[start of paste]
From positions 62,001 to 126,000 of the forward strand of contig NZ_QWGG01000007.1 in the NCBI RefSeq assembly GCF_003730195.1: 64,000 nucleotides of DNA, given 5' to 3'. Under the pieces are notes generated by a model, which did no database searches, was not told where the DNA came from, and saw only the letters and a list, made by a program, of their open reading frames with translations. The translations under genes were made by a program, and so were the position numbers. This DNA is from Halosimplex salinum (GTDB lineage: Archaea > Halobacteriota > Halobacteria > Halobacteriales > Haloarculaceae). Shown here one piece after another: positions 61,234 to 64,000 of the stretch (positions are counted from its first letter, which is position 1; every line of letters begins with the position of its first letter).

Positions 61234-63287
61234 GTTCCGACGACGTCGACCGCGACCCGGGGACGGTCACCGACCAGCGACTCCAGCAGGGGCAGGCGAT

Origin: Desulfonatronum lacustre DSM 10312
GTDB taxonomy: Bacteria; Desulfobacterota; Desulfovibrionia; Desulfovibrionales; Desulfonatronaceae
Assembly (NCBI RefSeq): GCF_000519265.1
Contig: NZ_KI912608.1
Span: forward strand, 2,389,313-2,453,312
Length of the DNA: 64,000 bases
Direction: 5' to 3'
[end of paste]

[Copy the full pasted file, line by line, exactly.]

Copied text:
From positions 62,001 to 126,000 of the forward strand of contig NZ_QWGG01000007.1 in the NCBI RefSeq assembly GCF_003730195.1: 64,000 nucleotides of DNA, given 5' to 3'. Under the pieces are notes generated by a model, which did no database searches, was not told where the DNA came from, and saw only the letters and a list, made by a program, of their open reading frames with translations. The translations under genes were made by a program, and so were the position numbers. This DNA is from Halosimplex salinum (GTDB lineage: Archaea > Halobacteriota > Halobacteria > Halobacteriales > Haloarculaceae). Shown here one piece after another: positions 61,234 to 64,000 of the stretch (positions are counted from its first letter, which is position 1; every line of letters begins with the position of its first letter).

Positions 61234-63287
61234 GTTCCGACGACGTCGACCGCGACCCGGGGACGGTCACCGACCAGCGACTCCAGCAGGGGCAGGCGAT

Origin: Desulfonatronum lacustre DSM 10312
GTDB taxonomy: Bacteria; Desulfobacterota; Desulfovibrionia; Desulfovibrionales; Desulfonatronaceae
Assembly (NCBI RefSeq): GCF_000519265.1
Contig: NZ_KI912608.1
Span: forward strand, 2,389,313-2,453,312
Length of the DNA: 64,000 bases
Direction: 5' to 3'